BUFFALO (AP) — Even as their students’ grades, attendance and other personal information are about to be fed into a new statewide database, district administrators and parents around New York say they remain unconvinced the information won’t creep out over time or hurt students later when they apply for college or work.
There are also questions about why the database pulling together hundreds of pieces of information in one place is needed, and a key state lawmaker has called for delaying the process set to start after Jan. 1.
New York has signed up with Atlanta-based inBloom, which has struggled to get other states to participate, to create a system that stores student information on servers in the so-called cloud, accessed through the Internet. It’s seen as a tool to track student progress, personalize instruction and identify students who may be in danger of not graduating. Parents can also check on how their children are doing.
But weeks of assurances by the state Education Department still haven’t satisfied critics’ privacy concerns. About three dozen of the state’s 695 districts say they won’t use the portal, forfeiting their shares of more than $700 million in federal Race to the Top funding won in 2010 and tied by the state to the database.
“Many districts still feel very strongly about this issue, and we feel that the answers we’re receiving from the state Education Department aren’t addressing our concerns,” said Pleasantville Superintendent Mary Fox-Alter, whose Westchester County district is among those that have withdrawn from Race to the Top.
“Just as we worry about the physical safety of our children, I’m worried about their personal security. What happens if there’s a data breach?” asked Karen Zevin, whose daughters went through the Croton-Harmon School District. A school board member there now, Zevin said the district has also opted out.
She, Fox-Alter and others questioned why the state is entrusting all of the information to a third party and say much of it is already available separately on different servers in New York, less vulnerable to a single breach.
“I think it’s a bad idea putting this all in one place,” Fox-Alter said.
An informal poll by the New York State School Boards Association released Wednesday found 75 percent of board members surveyed opposed sharing data with inBloom, Executive Director Timothy Kremer said.
InBloom was founded in February with $100 million in grant money from the Bill and Melinda Gates Foundation and the Carnegie Corp. and drew early interest from several states. But New York is the only one fully involved.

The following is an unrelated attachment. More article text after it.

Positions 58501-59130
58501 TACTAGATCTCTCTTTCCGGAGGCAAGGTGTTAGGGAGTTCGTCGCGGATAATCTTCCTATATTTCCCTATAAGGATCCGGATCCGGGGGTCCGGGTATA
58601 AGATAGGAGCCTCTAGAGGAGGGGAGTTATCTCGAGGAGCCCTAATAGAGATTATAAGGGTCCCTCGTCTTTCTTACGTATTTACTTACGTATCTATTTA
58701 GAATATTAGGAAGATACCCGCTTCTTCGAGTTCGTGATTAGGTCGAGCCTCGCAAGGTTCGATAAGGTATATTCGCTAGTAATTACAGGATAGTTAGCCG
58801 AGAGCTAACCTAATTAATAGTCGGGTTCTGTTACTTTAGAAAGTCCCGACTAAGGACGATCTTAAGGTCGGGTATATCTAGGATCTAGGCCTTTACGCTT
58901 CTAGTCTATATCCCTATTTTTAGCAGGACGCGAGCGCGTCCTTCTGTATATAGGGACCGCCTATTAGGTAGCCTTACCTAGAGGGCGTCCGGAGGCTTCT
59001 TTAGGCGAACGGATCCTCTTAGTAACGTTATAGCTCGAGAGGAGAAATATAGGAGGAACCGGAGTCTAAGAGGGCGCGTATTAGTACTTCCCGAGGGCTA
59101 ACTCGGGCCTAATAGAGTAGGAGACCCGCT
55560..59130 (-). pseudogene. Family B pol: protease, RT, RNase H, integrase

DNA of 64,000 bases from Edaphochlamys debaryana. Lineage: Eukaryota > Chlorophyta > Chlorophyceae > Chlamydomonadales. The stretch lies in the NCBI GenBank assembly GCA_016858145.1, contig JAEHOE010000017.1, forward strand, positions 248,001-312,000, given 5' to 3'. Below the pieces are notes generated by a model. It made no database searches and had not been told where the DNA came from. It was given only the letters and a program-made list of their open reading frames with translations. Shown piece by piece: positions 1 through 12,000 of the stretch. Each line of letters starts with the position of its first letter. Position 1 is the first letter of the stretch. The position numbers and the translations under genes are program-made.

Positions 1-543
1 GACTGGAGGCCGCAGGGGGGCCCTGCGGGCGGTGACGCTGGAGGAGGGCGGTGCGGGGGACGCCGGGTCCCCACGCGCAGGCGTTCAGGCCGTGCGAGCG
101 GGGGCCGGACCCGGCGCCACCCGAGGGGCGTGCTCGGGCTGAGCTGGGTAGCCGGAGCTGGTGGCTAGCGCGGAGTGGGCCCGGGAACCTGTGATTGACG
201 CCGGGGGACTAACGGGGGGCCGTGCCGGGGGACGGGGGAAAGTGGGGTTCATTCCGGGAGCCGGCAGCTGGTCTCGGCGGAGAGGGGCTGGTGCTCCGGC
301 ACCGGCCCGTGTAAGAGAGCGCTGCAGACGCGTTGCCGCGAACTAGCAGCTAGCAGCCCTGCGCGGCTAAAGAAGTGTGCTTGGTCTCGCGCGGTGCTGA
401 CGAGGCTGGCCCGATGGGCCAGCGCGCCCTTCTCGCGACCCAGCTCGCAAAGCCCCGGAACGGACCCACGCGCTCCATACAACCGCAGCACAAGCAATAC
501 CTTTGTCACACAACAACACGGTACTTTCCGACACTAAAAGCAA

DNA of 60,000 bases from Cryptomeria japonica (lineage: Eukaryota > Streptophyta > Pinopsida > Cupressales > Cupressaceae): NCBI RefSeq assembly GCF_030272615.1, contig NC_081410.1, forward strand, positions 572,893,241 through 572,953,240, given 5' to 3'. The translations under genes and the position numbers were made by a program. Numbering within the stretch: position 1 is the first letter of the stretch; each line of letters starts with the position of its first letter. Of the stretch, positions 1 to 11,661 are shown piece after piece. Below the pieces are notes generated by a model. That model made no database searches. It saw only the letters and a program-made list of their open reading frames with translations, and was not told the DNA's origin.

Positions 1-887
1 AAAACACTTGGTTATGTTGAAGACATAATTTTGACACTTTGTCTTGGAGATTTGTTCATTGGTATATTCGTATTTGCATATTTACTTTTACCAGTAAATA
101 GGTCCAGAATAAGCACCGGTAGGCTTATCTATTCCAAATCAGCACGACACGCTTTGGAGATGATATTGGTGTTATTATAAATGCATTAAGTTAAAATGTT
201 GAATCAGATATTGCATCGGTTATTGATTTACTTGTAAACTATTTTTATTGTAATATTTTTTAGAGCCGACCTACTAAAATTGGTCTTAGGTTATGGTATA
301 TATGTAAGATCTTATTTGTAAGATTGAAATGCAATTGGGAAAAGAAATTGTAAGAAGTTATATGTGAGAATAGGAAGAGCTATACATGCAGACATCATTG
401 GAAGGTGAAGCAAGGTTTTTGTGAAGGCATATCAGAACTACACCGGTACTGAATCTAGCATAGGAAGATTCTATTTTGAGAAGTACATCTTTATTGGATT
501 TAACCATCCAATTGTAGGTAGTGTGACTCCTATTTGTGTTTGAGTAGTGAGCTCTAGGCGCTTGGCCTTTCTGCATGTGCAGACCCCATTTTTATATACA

“We’re given assurances about firewalls and encryption,” said Ken Mitchell, superintendent of the South Orangetown Central School District in Rockland County, which also has opted out.
But hacking is not the only threat, he said. Administrators worry that some 400 elements of data tracking discipline, standardized test scores and special-education needs could be subject to data-mining and eventually be used for marketing or sought by colleges during competitive admissions processes.
Page 2 of 2 - State officials say its contract with vendors and state and federal law prohibit the sale or use of student data for anything outside the agreement and parents won’t be able to review the information of anyone but their children.
The vast majority of school districts will use the portal, said Ken Wagner, associate state education commissioner, and have complied with instructions to choose a method of access from one of three available “dashboards.”
Districts that instead withdrew from Race to the Top must return any unspent grant money and will not have access to the database. Their districts’ data still will be sent to inBloom, Wagner said.
“The only difference for districts that elected not to be part of Race to the Top ... they won’t be able to view their own data within that system,” he said.
But Fox-Alter said the essential information is already available other ways. Districts giving up the funding while their data still goes to the cloud are staging a protest they hope will generate action, Kremer said.
On Thursday, Sen. John Flanagan, chairman of his chamber’s education committee, called for a yearlong moratorium on the data collection so lawmakers can address the critics’ issues. He said he expects cooperation in the state Assembly, which has also expressed concern.
He said Friday there are questions about why certain data needs to be collected and the problem of putting it all in one place.
“The parents have not given their consent to the transfer of their children’s information to a national database. They had no knowledge of this,” said West Seneca Superintendent Mark Crawford, whose western New York district also withdrew from Race to the Top. The district is now exploring ways to control the data to be included in inBloom, he said.
“We don’t need to send this to a third party to have them turn around our data and tell us who’s at risk for dropping out,” Crawford said. “We know our children very well.”
Wagner said the state has maintained a statewide database since 2004, and many districts already contract with third-party vendors to provide software for things like report cards and transportation. He said inBloom will fill the need for a parent portal in the roughly half of districts without one and give those districts with existing portals a choice.
State lawyers are due to respond this week to a legal challenge by 12 New York City parents seeking to block the state from sharing student information for the database, which is expected to go live in March.
Associated Press writer George M. Walsh contributed from Albany.